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The Color of Smog


The hype surrounding the Olympic games in Beijing has brought attention to a distressing health topic, namely air pollution and its impact on human health. There are daily updates and concerns about the air quality in Beijing and its effect on the athletes' performance as in this blog entry from the NY Times. New York City, especially in sweltering August, is far from immune to air quality problems. If you want a good resource concerning smog, ozone, and other forms of air pollution and their effect on human health, try this MedlinePlus health topic page which should give you the answers you need.

One of the fairly recent developments is the attempt to rate air quality so individuals can judge how dangerous it is to go outside. The Federal Government has set up a website titled AirNow which partners with local health authorities to rank air quality throughout the United States. New York City's ranking can be located here and is updated daily. The color-coded rankings are based on the Air Quality Index (AQI) which is designed by the EPA. The EPA has even created a brochure that tells you what they measure and how it relates to the colors. Watch out for maroon!

Air quality, of course, is just one of many environmental hazards to our health. If you have Adobe flash on your PC you might want to take a surreal, disturbing, yet informative stroll through Tox Town and find the myriad places and substances that can be a hazard. Tox Town, brought to you by the National Library of Medicine, uses a graphical interface so you can stroll through several environments, click on an area of interest and learn about the environmental health concerns associated with them. Be careful out there.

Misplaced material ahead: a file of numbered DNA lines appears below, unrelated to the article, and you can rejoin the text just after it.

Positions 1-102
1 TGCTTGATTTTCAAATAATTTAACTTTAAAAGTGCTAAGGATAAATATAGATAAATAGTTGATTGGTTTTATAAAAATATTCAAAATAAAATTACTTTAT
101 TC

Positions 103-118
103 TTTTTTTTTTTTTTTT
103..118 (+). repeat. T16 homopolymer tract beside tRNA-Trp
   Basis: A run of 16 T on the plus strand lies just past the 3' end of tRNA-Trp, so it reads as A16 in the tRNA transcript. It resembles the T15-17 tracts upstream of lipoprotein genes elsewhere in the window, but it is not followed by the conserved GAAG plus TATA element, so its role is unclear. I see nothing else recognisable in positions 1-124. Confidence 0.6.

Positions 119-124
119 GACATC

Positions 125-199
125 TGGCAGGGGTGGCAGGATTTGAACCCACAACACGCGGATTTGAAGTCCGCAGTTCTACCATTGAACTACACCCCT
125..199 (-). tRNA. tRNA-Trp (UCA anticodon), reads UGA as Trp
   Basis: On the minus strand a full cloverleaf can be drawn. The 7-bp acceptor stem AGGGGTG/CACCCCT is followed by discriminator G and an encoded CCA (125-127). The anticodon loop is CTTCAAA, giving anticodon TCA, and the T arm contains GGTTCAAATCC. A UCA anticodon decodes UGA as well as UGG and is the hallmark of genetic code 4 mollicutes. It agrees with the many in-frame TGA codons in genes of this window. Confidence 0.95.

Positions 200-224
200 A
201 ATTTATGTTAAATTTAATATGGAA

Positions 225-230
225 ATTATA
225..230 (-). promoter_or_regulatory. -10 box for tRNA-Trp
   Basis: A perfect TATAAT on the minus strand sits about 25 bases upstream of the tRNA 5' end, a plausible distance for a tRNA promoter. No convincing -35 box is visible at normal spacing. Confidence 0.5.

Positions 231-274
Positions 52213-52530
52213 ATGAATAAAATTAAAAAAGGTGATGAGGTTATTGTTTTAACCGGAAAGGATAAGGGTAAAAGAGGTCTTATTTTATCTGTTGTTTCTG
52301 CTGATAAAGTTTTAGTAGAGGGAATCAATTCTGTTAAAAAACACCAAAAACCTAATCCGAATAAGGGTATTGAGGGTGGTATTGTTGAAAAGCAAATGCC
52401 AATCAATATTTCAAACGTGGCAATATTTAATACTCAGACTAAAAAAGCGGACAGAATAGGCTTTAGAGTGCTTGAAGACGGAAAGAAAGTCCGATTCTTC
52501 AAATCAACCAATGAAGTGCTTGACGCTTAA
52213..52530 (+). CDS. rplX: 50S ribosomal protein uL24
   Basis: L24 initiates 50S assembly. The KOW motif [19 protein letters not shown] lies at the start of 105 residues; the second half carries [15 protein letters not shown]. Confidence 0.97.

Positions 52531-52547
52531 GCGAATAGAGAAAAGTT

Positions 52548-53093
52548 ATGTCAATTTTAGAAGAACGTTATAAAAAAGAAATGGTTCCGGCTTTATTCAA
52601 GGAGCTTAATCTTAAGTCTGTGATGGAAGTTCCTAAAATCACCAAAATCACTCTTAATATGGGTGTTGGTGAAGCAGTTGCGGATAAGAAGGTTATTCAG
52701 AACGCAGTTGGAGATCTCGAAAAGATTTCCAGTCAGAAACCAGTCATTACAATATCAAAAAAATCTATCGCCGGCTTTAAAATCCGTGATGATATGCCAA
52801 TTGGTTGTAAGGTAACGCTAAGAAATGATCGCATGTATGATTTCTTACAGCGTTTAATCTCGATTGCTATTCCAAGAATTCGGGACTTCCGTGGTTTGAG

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Polluntion police at its best

Hard to believe such a serious subject could be so fun. Tox Town was a nice diversion even if the information was a bit disturbing. Great links with good, easy to understand information. Sometimes a topic of this sort can be overwhelming. And I love the Poochy Pollution Police, a nice little visual reward after a sobering topic!

Smog problem in Beijing appears to be getting worse

I am glad that you wrote about this very important topic. It is disturbing that the country that manufactures most of the materials that we use in daily life now has air that its own citizens cannot breathe. There is a series of articles of articles on the BBC news website that were published within the last three days that having been addressing this issue. Here is one of them:

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